Eliza Cook


English Author, Chartist Poet and Writer

Author Quotes

I love it, I love it, and who shall dare To chide me for loving that old arm-chair?

The hills have been high for man's mounting, The woods have been dense for his axe, The stars have been thick for his counting, The sands have been wide for his tracks. The sea has been deep for his diving, the poles have been broad for his sway, But bravely he's proved in his striving, That "Where there's a will there's a way."

There's a magical tie to the land of our home, which the heart cannot break, though the footsteps may roam.

Though language forms the preacher, 'Tis good works make the man.

Who would not rather trust and be deceived?

Why should we strive, with cynic frown, to knock their fairy castles down?

How cruelly sweet are the echoes that start, when memory plays an old tune on the heart.

Both beauty and ugliness are equally to be dreaded; the one as a dangerous gift, the other as a melancholy affliction.

But nature, with a matchless hand, sends forth her nobly born,
And laughs the paltry attributes of wealth and rank to scorn;
She moulds with care a spirit rare, half human, half divine,
And cries, exulting, "Who can make a gentleman like mine?"

Exaggeration misleads the credulous and offends the perceptive.

I miss thee, my mother! thy image is still
The deepest impress'd on my heart,
And the tablet so faithful in death must be chill,
Ere a line of that image depart.

I miss thee, my mother, when young health has fled.
And I sink in the languor of pain,
Where, where is the arm that once pillowed my head,
And the ear that once heard me complain?
Other hands may support me, gentle accents may fall--
For the fond and the true are still mine:
I've a blessing for each; I am grateful to all,--
But whose care can be soothing as thine?

I prize the soul that slumbers in a quiet eye.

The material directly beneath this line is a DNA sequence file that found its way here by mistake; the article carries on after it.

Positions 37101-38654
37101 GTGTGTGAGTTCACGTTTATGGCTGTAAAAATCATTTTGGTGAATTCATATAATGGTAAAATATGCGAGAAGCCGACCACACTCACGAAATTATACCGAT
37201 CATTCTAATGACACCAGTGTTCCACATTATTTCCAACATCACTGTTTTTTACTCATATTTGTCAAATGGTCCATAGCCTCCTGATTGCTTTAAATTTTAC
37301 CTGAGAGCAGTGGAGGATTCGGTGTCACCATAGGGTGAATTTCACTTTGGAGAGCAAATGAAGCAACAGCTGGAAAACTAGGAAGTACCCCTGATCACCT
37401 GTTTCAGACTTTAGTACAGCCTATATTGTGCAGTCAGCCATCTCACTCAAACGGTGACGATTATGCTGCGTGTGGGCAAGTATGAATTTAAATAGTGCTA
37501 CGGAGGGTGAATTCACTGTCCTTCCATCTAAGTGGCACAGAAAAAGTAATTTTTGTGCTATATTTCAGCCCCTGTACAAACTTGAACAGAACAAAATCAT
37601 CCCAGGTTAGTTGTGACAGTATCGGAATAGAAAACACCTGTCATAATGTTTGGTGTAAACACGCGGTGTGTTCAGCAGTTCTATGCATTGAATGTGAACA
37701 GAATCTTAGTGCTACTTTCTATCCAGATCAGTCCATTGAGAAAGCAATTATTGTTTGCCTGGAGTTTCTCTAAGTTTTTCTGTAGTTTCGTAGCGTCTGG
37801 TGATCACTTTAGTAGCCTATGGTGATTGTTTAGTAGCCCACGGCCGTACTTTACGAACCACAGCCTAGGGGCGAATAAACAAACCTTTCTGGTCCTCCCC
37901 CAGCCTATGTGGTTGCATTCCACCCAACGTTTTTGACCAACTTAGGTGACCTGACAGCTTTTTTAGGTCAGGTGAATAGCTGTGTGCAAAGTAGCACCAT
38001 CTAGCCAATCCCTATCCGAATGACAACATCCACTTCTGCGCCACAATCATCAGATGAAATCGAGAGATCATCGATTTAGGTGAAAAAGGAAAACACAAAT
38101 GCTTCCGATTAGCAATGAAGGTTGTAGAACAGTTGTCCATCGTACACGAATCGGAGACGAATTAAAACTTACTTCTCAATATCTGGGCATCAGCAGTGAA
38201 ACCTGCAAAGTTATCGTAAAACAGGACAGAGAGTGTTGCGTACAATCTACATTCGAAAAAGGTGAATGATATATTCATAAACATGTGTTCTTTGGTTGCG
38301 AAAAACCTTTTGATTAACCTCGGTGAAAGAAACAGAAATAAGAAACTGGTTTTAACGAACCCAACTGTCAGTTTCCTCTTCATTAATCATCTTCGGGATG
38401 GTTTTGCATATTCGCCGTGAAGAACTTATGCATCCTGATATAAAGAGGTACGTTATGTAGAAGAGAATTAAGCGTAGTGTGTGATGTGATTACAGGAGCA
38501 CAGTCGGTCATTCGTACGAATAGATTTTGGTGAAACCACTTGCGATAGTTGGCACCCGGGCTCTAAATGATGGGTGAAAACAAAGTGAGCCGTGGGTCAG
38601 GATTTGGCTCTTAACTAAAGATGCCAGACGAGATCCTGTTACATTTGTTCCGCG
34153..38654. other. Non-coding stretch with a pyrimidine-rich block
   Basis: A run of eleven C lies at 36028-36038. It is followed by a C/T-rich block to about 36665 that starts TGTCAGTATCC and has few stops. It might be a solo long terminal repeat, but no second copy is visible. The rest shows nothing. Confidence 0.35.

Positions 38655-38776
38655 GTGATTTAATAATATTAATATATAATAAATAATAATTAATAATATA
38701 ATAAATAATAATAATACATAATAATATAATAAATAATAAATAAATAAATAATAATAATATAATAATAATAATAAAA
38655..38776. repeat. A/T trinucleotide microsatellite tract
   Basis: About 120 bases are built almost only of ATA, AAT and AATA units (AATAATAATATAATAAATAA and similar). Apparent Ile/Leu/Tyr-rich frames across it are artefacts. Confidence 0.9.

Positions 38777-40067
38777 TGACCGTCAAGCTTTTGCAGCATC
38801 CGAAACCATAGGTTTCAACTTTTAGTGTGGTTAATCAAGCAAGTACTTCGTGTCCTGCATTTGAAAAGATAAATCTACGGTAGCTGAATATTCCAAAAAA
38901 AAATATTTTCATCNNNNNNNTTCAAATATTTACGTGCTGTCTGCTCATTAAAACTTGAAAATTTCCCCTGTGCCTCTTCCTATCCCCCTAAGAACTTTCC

In desert wilds, in midnight gloom;
In grateful joy, in trying pain;
In laughing youth, or nigh the tomb;
Oh! when is prayer unheard or vain?

Oh! never breathe a dead one's name,
When those who lov'd that one are nigh;
It pours a lava through the frame
That chokes the breast and fills the eye.

So live, that thy young and glowing breast can think of death without a sign

The coward wretch whose hand and heart
Can bear to torture aught below,
Is ever first to quail and start
From slightest pain or equal foe.

There are some spirits nobly just, unwarp'd by pelf or pride,
Great in the calm, but greater still when dash'd by adverse tide;--
They hold the rank no king can give, no station can disgrace;
Nature puts forth her gentleman, and monarchs must give place.

There's one whose fearless courage yet has never failed in fight;
Who guards with zeal our country's weal, our freedom, and our right;
But though his strong and ready arm spreads havoc in its blow;
Cry "Quarter!" and that arm will be the first to spare its foe.
He recks not though proud Glory's shout may be the knell of death;
The triumph won, without a sigh he yields his parting breath.
He's Britain's boast, and claims a toast! "In peace, my boys, or war,
Here's to the brave upon the wave, the gallant English Tar."

Traverse the desert, and then ye can tell
What treasures exist in the cold deep well,
Sink in despair on the red parch'd earth,
And then ye may reckon what water is worth.

Tree of the gloom, o'erhanging the tomb,
Thou seem'st to love the churchyard sod;
Thou ever art found on the charnel ground,
Where the laughing and happy have rarely trod.
When thy branches trail to the wintry gale,
Thy wailing is sad to the hearts of men;
When the world is bright in a summer's light,
'Tis only the wretched that love thee then.
The golden moth and the shining bee
Will seldom rest on the Willow-tree.

Truth! Truth! where is the sound
Of thy calm, unflatt'ring voice to be found?
We may go to the Senate, where Wisdom rules,
And find but deceiv'd or deceiving fools:
Who dare trust the sages of old,
When one shall unsay what another has told?
And even the lips of childhood and youth
But rarely echo the tone of Truth.

Where is the one who hath not had
Some anguish-trial, long gone by,
Steal, spectre-like, all dark and sad
On busy thought, till the full eye
And aching breast, betray'd too well,
The past still held undying spell?

Oh, how cruelly sweet are the echoes that start
When Memory plays an old tune on the heart!

Where the wind-rows are spread for the butterfly's bed,
And the clover-bloom falleth around.

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English Author, Chartist Poet and Writer